Female Combatants and Japan’s Meiji Restoration: the case of Aizu

@article{Wright2001FemaleCA,
  title={Female Combatants and Japan’s Meiji Restoration: the case of Aizu},
  author={Diana E. Wright},
  journal={War in History},
  year={2001},
  volume={8},
  pages={396 - 417}
}
  • D. Wright
  • Published 1 October 2001
  • History
  • War in History
Japan’s modern period began not with universal acclaim, but with the Boshin Civil War.1 From January 1868 to June of the following year, Japan was torn by bitter battles between supporters of the ousted Tokugawa regime and those of the newly established Meiji government. Such dissension has too often been portrayed as an aberrant aspect of a very popular ‘Imperial Restoration’, a change especially championed by mid-ranked members of the military class (buke). This paradigm is belied by the… 

Figures from this paper

Women and Political Life in Early Meiji Japan: The Case of the Okayama Joshi Konshinkai (Okayama Women's Friendship Society)

The Formation of Women’s Groups in Meiji Japan In 1882, one Murasame Nobu, a woman from Aichi prefecture, sent a letter to Itagaki Taisuke, the leader of the Liberal Party, and included 5 yen from

Negotiating kendo capital and gendered identity in a Japanese sports university kendo club

This thesis explores how female Japanese sports university kendo practitioners negotiate their identity to accumulate kendo capital and personal meaning in the processes of club membership. To make

Note sur les femmes et la féminisation de l’armée dans quelques revues d’histoire militaire

Au debut des operations en Irak, a la fin du mois de mars 2003, le soldat Jessica Lynch de la 507eme compagnie de maintenance fut capture par les Irakiens avant d’etre libere quelques jours plus tard

“Just Enough Mystery”: Multivocal Afterlives of a Tokugawa Refugee in Japan and the United States, 1868–2018

Abstract:This article examines the life and afterlives of Okei, a political refugee from the Japanese Boshin Civil War (1868–69), who became the first Japanese woman interred in North American soil.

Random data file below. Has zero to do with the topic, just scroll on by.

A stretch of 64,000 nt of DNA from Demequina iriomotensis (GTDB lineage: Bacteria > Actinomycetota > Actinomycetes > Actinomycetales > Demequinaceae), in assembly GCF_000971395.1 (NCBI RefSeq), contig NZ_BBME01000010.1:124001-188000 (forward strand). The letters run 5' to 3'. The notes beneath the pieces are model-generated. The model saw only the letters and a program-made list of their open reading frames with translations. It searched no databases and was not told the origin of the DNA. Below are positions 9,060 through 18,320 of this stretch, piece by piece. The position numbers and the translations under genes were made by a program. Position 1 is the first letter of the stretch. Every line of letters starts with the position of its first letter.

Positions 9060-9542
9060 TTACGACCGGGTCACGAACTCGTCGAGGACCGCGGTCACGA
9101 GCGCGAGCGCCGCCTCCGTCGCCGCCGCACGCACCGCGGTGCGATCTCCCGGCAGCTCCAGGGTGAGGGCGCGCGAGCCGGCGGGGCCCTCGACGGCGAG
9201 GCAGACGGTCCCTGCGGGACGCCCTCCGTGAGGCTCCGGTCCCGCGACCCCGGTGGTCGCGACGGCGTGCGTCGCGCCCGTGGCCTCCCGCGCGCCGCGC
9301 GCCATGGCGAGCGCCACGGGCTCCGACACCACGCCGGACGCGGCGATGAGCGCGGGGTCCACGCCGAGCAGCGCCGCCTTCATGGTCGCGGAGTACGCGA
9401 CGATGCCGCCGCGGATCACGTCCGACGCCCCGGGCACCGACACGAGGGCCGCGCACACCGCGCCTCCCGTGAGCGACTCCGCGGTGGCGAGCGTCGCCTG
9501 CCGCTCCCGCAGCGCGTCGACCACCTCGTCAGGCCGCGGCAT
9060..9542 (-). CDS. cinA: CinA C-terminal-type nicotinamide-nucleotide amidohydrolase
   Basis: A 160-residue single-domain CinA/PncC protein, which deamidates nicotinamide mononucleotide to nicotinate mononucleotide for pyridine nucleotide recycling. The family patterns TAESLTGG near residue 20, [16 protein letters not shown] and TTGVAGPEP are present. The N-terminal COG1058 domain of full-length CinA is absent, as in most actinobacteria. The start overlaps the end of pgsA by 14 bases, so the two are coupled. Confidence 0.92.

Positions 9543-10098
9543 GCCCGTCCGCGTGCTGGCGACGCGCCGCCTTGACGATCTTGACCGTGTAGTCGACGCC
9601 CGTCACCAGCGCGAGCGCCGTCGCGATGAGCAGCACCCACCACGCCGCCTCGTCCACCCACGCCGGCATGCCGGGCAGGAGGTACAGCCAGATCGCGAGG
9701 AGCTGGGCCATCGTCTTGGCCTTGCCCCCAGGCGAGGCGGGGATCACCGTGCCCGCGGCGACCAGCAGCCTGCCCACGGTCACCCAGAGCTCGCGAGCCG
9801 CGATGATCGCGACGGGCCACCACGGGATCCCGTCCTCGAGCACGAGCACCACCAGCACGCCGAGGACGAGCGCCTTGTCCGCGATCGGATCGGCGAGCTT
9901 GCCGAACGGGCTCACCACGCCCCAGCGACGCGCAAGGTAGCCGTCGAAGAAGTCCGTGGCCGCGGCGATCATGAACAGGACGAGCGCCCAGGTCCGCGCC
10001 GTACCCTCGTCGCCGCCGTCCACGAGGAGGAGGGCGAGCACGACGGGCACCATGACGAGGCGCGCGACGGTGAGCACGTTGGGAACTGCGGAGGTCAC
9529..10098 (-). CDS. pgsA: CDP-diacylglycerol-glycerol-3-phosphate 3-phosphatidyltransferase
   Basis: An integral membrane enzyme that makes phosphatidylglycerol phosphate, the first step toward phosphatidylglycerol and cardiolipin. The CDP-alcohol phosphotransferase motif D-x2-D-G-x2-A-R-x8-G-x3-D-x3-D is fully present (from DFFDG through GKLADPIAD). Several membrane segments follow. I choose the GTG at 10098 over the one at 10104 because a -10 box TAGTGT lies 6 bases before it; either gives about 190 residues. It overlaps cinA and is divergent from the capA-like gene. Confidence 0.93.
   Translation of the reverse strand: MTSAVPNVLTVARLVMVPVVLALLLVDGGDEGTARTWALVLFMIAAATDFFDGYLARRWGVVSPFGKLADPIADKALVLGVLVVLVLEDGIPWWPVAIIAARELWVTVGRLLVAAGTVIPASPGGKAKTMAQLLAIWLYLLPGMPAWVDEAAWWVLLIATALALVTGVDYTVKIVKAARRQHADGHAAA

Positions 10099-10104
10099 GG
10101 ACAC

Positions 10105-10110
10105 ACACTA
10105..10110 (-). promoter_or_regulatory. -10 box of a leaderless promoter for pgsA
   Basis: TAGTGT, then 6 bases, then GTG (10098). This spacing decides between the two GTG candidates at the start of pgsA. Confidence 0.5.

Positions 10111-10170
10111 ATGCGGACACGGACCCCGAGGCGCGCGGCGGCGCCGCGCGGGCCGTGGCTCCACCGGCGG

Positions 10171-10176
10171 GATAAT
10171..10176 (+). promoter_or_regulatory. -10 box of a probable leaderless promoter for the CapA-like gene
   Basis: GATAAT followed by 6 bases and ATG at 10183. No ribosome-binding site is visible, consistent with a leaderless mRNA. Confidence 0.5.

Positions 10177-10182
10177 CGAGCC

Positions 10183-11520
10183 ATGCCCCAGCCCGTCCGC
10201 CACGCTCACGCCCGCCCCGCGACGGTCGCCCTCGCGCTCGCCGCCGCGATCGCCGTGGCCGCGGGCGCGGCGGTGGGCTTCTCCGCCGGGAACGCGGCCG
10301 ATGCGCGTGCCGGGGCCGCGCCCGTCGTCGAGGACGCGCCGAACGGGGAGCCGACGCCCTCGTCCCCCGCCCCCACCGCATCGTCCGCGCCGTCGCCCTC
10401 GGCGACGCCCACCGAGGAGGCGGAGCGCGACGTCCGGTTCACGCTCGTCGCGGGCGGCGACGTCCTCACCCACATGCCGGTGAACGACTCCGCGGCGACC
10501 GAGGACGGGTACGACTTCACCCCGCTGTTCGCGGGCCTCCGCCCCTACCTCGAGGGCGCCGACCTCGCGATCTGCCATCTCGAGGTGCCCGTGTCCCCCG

References

SHOWING 1-10 OF 19 REFERENCES

The identity of Gamô Seiichirô is a matter of debate; he also has been identified as Yamaura Tetsushirô himself. (Yamada, 'Nakano Takeko to jôshigun

    The imperial forces found 23 000 rounds of ammunition, 1300 lances, and 81 halberds, according to Anzai Sôji, Fukushima no Boshin sensô

    • 1981

    The Testament of Shiba Gorô

    • 1999

    Jûshichisai nite Aizu Tsurugajô naka ni jikken seshi shin

      Aizuhan no kakuryô to hanron', in Matsudaira Katamori no subete

        The two priests are identified as 'Nikkai' of Bange's Daihôji and 'Nishô

          Tanami's productivity theoretically equalled 30 000 koku, one koku being approximately 5 bushels of rice -the amount that would feed one man for one year

            Takeko's posthumous name is recorded in Hôkaiji's 'death registry' as 'Bishô'in Hôretsu Hitsukyô Shôchiku-daishi'. Yamada Seiji, 'Nakano Takeko to jôshigun

            • 1988

            There were 51 cannon according to the Nihon Shiseki Kyôkai's Aizuhan chôkiroku 6

            • 1969

            Tsurugajô no onnatachi', in Monogatari: Aizu sensô hiwa